A Moment in Time: The Past, Present and Future of Extended Reality

Rupert Breheny
Nov 9, 2019 · 4 min read
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Rupert Breheny on stage during EICS 2019.

In a society obsessed with the new it’s often worthwhile to take some time to consider where our technology comes from, what drove us to develop it, and where it might be heading. And a great place to do this was at the recent European Immersive Computing Summit that fell on the hottest day of the Summer. But the baking heat didn’t diminish the pleasure that came from spending time in the beautiful city of Venice, speaking at an event filled with people who harness this technology, mindful of its potential for positive change in the world.

It was thrilling to be amongst these bright and committed peers, consumed by their dreams of building a shared technological future. And it’s thrilling to be at this moment of history, this inflection point in human connection, collaboration and culture.

I was lucky enough to work on Google Earth VR. I got to hang in space over this majestic blue marble, watching in real-time as hurricanes passed across the Atlantic. Zooming down into the verdant rainforests of Brazil, flying over the natural canyons in Turkey, and swooping through the man-made ones of Manhattan, then ascending, once again, to gaze on this “mote of dust suspended in a sunbeam” as Carl Sagan so eloquently put it. You can’t unsee these images. They have an impact. They give us a unique perspective, connecting us and inspiring us to be guardians of this world and of each other.

Don’t underestimate the power of this moment. We now have the technology to transport ourselves through time and space, independent of our age or physical ability. We can take our 80-year-olds to the tops of the mountains they summited in their youth. We can carry our paralyzed across the Inca trails of Peru, or lay the greatest art objects of our shared cultural heritage before our students, no matter in which museum vault they are stored. Even our children get to marvel at leaping whales and dinosaur skeletons come to life.

But if you really want to see where the future is going, just take a look at how we got here.

17,000 years ago, one of our ancestors crawled down a tiny rock passageway into an underground cavern in the South West of France. In one hand she cradled a sputtering animal fat candle. At her belt swung leather pouches full of earth pigments. That artist, and many like her, spent decades painting scenes of the Paleolithic landscape, until every free space in the Caves of Lascaux was covered with images of ice age animals, a moment frozen in time, and stored for millennia for the generations to come.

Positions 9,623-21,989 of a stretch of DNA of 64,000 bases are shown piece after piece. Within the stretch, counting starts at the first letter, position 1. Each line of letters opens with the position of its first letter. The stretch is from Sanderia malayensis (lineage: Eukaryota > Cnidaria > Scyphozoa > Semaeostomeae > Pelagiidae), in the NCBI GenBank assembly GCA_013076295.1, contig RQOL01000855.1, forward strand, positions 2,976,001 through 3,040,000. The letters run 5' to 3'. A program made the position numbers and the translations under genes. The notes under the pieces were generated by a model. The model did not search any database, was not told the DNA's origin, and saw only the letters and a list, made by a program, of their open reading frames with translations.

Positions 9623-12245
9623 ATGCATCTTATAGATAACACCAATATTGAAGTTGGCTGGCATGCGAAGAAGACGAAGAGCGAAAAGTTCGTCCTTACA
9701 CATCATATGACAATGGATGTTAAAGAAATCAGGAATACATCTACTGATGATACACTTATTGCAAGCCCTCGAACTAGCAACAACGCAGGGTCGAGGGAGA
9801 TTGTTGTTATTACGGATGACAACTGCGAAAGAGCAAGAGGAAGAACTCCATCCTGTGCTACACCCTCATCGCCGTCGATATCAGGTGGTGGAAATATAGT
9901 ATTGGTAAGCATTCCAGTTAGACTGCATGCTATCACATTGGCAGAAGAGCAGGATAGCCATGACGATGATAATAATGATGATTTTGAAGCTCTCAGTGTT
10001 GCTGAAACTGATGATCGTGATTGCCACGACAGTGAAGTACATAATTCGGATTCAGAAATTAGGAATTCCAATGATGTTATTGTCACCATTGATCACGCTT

All of our ancestors had this urge to make art, a compulsion to record history and to share stories of their world. And today we have the ultimate storytelling machines at our fingertips. The ability to convey our thoughts, hopes and fears in unprecedented fidelity. We’ve created tools that allow us to pursue our muses as never before:

  • For writers to bring their vision into focus in a whole new medium.
  • For historians to bring life to ancient ruins in dizzying detail.
  • For lovers to inflame our loins with tales of devotion.
  • For musicians to make our hearts swell with new melodies.
  • For playwrights to tell tales of tragedy and warn us against the worst of our instincts.
  • For poets to give us glimpses of our shared humanity.
  • For dancers to reintroduce us to the joy of movement we lose at such a young age.
  • For comedians to skew our view of the world and confront us with our own absurdity.
  • For astronomers to share awe-inspiring imagery and reveal the earth as one beautiful, borderless whole.

But we’re all still finding our feet. This first consumer generation of VR and AR has washed over us, and not everyone bought in. Right now the hype may have dissipated, but this is where the work gets done. As Oculus’s Michael Abrash puts it, “These are the good old days” where we hunker down and refine exotic optics, miniaturize circuit boards, sharpen toolchains, tweak scripts, texture actors, and light scenes.

And when the hardware is as accessible as feature phones are today, with the sustainable energy to fuel them, and affordable, high-bandwidth, low-latency data streaming to them — then we can rest.

But that comes later. But for now, we build. And I’m thrilled that we get to build this together.

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